How do you get your computer to make you a sandwich? Sudo!
Let’s say you have a special high-privilege user account that you allow to run a few commands without passwords.
Your devops deployment job requires
sudo whoami. Your sudo configuration is:
deployer ALL=(ALL) NOPASSWD: /usr/bin/whoami
Let’s give it a try
$ sudo /usr/bin/whoami [sudo] password for deployer:
That’s a problem. You don’t want a password prompt here!
Sudo, Y U No?
Do not despair! Sudo includes a command line option to tell you your privileges.
$ sudo -l Matching Defaults entries for deployer on ubuntu-bionic: env_reset, mail_badpass, secure_path=/usr/local/sbin:/usr/local/bin:/usr/sbin:/usr/bin:/sbin:/bin:/snap/bin User deployer may run the following commands on ubuntu-bionic: (ALL) NOPASSWD: /usr/bin/whoami (ALL) /usr/bin/whoami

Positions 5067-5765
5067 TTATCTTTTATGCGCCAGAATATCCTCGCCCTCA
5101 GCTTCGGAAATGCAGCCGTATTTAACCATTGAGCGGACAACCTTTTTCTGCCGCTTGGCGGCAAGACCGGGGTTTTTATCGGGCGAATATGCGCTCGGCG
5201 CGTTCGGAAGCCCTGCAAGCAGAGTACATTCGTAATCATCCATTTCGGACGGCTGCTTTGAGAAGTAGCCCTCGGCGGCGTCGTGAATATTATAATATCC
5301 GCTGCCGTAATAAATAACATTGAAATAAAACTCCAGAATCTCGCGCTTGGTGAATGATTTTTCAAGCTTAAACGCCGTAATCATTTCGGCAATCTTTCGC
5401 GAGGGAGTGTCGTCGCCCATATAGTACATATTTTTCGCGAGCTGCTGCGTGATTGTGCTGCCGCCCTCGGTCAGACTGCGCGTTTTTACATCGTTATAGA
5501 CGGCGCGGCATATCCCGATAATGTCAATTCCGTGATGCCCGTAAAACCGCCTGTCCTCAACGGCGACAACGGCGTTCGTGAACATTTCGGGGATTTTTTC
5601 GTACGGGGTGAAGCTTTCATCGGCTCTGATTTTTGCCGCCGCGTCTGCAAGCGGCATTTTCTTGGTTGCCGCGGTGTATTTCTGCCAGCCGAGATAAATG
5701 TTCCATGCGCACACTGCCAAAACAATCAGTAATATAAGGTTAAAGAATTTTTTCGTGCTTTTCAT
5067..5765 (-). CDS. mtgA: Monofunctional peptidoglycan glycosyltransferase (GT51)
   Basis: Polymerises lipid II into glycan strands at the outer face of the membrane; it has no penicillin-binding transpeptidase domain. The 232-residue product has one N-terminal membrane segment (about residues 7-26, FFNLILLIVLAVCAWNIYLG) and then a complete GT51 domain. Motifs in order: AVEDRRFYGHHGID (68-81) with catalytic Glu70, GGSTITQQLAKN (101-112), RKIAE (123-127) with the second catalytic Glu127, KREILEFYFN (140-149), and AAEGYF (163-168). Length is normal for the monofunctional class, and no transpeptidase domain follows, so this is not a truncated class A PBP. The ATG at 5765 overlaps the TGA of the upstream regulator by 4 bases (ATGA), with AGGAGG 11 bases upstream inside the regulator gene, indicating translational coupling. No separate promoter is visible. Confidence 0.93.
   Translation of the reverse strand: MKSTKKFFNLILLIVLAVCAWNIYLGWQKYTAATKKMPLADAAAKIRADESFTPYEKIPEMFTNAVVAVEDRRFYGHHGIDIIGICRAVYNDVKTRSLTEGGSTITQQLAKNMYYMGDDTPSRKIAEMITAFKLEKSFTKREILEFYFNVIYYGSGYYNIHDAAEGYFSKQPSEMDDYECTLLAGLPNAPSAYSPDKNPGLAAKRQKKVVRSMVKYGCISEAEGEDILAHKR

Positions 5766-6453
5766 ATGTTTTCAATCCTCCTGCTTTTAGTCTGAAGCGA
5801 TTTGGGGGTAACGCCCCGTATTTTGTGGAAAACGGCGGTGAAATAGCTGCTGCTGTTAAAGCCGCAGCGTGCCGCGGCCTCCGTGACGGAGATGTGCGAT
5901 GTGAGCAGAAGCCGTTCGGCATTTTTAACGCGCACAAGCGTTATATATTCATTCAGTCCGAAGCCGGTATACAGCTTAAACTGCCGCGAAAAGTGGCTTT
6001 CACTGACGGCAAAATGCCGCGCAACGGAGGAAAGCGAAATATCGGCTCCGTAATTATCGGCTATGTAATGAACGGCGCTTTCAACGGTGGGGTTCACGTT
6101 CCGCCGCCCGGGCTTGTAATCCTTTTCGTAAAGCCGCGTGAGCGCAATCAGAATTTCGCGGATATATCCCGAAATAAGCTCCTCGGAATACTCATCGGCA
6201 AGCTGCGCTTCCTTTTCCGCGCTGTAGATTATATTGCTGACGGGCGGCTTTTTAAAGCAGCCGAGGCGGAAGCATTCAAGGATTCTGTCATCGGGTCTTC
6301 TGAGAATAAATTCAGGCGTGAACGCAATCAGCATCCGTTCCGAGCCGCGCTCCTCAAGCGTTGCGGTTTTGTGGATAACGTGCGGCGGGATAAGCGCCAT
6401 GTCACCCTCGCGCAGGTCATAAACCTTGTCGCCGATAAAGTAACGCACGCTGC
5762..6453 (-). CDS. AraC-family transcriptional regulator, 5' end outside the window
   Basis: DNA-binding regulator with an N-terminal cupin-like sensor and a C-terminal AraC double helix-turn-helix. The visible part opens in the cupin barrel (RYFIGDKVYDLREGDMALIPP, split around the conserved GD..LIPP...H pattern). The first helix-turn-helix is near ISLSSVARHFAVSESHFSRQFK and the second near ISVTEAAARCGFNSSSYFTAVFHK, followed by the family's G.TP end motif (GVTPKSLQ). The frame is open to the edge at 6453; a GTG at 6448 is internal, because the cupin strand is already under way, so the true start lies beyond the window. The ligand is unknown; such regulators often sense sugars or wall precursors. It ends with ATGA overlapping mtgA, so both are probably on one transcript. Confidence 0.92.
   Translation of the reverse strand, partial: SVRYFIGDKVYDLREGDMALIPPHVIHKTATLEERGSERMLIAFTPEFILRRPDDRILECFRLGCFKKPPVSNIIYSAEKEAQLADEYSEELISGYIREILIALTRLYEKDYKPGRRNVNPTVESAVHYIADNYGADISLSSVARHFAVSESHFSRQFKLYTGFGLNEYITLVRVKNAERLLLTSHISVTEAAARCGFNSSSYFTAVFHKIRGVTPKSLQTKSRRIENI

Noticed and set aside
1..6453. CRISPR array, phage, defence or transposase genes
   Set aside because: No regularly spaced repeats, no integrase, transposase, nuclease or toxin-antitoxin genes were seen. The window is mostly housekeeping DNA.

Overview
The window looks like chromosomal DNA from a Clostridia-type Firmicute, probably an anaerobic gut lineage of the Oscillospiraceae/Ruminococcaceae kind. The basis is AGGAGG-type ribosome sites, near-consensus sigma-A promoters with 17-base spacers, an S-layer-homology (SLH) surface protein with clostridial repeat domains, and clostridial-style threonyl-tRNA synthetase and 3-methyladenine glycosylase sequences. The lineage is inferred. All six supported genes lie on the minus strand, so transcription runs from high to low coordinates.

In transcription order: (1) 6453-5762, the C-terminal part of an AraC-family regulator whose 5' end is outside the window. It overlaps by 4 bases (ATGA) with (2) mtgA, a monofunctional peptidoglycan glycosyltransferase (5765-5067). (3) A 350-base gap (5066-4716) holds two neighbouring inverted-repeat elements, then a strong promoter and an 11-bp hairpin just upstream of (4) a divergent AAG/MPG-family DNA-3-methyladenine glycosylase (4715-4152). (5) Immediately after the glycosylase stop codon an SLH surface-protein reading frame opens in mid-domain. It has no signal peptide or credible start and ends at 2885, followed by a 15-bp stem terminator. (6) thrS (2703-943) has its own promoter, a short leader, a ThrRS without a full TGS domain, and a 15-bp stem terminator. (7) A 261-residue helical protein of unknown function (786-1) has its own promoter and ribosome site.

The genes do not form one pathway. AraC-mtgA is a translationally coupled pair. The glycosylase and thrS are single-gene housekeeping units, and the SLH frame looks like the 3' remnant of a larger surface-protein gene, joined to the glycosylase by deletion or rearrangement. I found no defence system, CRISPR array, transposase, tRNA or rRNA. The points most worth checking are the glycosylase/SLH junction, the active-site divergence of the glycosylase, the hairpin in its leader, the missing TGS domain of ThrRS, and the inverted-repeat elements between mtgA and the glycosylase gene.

Specifically look at those two
/usr/bin/whoami entries. The bottom one wins! That means sudo thinks that
deployer should give it a password. Thanks, sudo!
Where are the configurations for those two entries?
# grep -r deployer /etc/sudoers* /etc/sudoers.d/00deployer:deployer ALL=(ALL) NOPASSWD: /usr/bin/whoami /etc/sudoers.d/deployer:deployer ALL=(ALL) /usr/bin/whoami
We have found the problem: two overlapping sudoers files.
I’ll Fix It
You can either remove the redundant
deployer file, or re-order both files. Sudo is reading them in “lexical” order, so
00deployer comes before
deployer. Counter-intuitively, that means
I have removed the second file with
rm /etc/sudoers.d/deployer, and I am trying again.
$ sudo /usr/bin/whoami root